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Wide support for Rexford Bridge replacement

Public satisfied plan will keep traffic flowing

Friday, June 13, 2014
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From left, state Department of Transportation design supervisor Geoff Wood explain aspects of the proposal for a new Rexford Bridge to Mark Walling, Keith Park, Aaron Cote and Chamber of Schenectady County President Charles Steiner during a public meeting Thursday night at the Rexford Fire Station.
From left, state Department of Transportation design supervisor Geoff Wood explain aspects of the proposal for a new Rexford Bridge to Mark Walling, Keith Park, Aaron Cote and Chamber of Schenectady County President Charles Steiner during a public meeting Thursday night at the Rexford Fire Station.

— The revised proposal for the possible new Rexford Bridge is much improved from the original plan, Clifton Park resident Kevin Park said Thursday evening.

That’s because the revised proposal includes a full four lanes — two each way — on the proposed new bridge.

“At least if they put a four-lane bridge in and they screw something else up, it can be fixed after that,” Park said. “But once the bridge is in, the bridge is in for 50 years.”

The state Department of Transportation held an open house Thursday night on the latest bridge proposal at the Rexford Fire Station.

The department is working to get a plan in place for a new bridge with changes to the road north and south of it. The goal is to finally address the legendary bottlenecks commuters have regularly seen there for years as they travel to and from work each day.

Residents from both sides of the Mohawk River got to look at the new maps and simulations Thursday night, as well as ask questions and give new comments.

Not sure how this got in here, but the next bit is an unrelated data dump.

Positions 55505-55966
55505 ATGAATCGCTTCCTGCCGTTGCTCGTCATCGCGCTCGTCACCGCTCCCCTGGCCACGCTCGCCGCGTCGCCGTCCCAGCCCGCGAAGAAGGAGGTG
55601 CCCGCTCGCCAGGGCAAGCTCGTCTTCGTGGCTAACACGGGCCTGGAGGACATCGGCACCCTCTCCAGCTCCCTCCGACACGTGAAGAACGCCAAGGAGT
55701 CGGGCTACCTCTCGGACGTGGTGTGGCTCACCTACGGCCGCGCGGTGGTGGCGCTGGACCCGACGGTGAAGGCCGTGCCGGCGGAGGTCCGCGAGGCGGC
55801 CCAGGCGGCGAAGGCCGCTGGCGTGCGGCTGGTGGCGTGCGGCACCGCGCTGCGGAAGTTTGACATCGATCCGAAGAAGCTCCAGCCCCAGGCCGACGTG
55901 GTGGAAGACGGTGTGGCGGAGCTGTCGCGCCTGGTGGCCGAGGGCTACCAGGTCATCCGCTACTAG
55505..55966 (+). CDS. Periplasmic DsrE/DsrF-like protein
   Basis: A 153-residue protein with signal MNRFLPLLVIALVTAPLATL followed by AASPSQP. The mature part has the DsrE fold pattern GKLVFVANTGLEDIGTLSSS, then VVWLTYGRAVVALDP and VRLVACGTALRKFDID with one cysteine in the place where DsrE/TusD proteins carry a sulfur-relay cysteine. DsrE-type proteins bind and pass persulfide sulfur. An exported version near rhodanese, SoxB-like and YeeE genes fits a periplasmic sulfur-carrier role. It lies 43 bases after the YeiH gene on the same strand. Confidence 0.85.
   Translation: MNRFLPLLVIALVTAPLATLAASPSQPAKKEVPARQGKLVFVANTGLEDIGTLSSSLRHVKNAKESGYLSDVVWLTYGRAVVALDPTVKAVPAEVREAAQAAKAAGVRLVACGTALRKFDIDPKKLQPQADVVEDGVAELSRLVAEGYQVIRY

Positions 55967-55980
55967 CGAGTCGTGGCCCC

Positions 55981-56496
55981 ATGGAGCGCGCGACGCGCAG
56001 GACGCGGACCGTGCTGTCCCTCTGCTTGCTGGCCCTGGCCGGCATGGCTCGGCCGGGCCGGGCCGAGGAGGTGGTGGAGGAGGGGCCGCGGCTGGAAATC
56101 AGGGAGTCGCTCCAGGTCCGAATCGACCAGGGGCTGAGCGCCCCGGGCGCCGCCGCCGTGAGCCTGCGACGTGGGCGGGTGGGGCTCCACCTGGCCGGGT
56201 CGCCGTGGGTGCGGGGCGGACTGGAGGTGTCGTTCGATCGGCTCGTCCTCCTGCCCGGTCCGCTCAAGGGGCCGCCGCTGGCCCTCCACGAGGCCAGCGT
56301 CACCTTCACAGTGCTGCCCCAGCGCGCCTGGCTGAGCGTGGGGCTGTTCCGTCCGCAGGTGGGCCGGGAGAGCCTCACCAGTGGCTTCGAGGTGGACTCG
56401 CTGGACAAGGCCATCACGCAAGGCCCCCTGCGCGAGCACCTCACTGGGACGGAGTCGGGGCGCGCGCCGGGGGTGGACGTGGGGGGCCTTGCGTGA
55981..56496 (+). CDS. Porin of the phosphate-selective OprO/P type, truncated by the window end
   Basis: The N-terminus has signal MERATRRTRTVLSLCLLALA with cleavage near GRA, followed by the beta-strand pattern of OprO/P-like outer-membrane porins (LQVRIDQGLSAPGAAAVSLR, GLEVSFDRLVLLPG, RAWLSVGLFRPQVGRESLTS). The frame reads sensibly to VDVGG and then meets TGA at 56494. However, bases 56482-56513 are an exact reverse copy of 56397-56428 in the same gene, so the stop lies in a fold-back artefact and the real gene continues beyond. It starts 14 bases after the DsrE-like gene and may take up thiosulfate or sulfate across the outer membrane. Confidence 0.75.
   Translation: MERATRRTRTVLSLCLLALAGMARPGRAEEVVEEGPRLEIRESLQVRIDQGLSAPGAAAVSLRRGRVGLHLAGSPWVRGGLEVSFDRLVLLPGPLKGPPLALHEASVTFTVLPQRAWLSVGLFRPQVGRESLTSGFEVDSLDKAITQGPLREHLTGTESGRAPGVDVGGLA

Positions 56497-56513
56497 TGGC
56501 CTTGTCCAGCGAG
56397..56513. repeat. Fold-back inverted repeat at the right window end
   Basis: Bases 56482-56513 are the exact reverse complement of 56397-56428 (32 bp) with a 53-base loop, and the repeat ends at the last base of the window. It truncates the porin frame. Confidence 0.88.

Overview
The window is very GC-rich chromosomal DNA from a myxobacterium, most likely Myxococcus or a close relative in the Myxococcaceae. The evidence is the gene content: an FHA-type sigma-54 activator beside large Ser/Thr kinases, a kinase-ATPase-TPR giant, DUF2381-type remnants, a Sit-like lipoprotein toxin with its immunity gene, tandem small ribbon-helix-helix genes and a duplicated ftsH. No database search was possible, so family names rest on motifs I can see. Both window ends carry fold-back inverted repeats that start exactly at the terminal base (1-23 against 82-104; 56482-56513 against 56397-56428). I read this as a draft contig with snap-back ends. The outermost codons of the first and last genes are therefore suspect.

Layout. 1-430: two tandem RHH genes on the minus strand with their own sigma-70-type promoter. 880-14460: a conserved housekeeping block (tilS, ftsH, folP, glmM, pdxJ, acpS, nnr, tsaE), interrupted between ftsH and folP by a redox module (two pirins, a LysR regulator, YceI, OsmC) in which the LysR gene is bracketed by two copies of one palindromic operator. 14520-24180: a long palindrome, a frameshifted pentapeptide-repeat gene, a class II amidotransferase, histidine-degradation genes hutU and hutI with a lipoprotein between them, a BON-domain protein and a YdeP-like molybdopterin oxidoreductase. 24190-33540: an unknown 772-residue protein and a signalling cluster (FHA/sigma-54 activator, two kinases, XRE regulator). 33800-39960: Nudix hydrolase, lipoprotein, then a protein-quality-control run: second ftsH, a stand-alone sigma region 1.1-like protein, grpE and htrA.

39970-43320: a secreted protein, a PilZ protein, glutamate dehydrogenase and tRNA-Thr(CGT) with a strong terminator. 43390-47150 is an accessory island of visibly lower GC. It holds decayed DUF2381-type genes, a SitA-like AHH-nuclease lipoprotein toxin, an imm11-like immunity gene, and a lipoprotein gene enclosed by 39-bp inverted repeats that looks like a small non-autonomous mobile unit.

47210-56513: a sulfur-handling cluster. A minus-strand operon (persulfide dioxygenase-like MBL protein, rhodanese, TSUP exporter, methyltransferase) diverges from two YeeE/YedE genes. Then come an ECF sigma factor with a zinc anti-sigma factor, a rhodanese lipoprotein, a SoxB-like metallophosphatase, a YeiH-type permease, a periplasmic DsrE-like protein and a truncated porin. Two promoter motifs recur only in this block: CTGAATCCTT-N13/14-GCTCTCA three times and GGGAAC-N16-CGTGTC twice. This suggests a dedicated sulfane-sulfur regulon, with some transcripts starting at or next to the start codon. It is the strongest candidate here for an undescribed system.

The open house came after two meetings in January on the original plan, one that called for a three-lane bridge. But comments from those meetings led designers to widen the proposed bridge and make other minor changes.

The proposal now is to have the stretch of Balltown Road be four lanes from just south of Aqueduct Road in Niskayuna to just north of Riverview Road in Rexford. There is also to be a roundabout at Aqueduct Road.

Main Street in Rexford will continue to have two access points to the road. The original plan cut that to one, which was a concern of the fire department, as well as residents of that area.

Aaron Cote, a Rexford resident and firefighter, said he sees the four-lane proposal as eliminating any confusion that a three-lane bridge would have caused.

He said he travels that stretch every day.

“Two lanes each way will keep it flowing,” Cote said.

In addition to the travel lanes, the bridge proposal also continues to have a protected lane for bikes and pedestrians.

The state Department of Transportation is readying the proposal for possible future funding. The idea, officials said, is to have the approvals in-hand for when money becomes available.

The new four-lane proposal is estimated to cost $24.1 million, up from the three-lane proposal’s $22.8 million cost.

DOT project manager Richard Filkins said he hopes to have final design approval by the end of July or early August.

“When it has design approval, it makes it more attractive because they know it can move forward,” Filkins said.

The three-lane bridge proposal is being kept as an alternative during the comment period, officials said. Residents, however, were skeptical of that plan at the January meetings.

Once comments on the new plan are received, one alternative will be chosen.

The Rexford Bridge opened in 1965 and now carries more than 22,000 vehicles each day. The department has wanted to replace it for more than a decade, as it nears the end of its designed 50-year lifespan.

Without funding in place, there is no formal schedule, Filkins said. However, he said he expects it to be within five years, because the current bridge’s condition will become more of an issue as time goes on.

Total construction time is expected to be two years from start to opening of the new bridge, then another year to take down the old bridge.

Also attending the open house was Charles Steiner, president of the Chamber of Schenectady County. He said the bridge is an important access point for Niskayuna and corridor for businesses.

Seeing the historic bottlenecks cleared up, he said, will be beneficial for everyone.

“Time is money,” Steiner said.

As for the DOT asking for and actually responding to public comments, Park welcomed it.

“There’s nothing like the people who’ve been driving it for 20 years,” he said. “They’ve watched all the different things that have happened.”

Also, he said, they’ve had plenty of time sitting in traffic to think about it.

 
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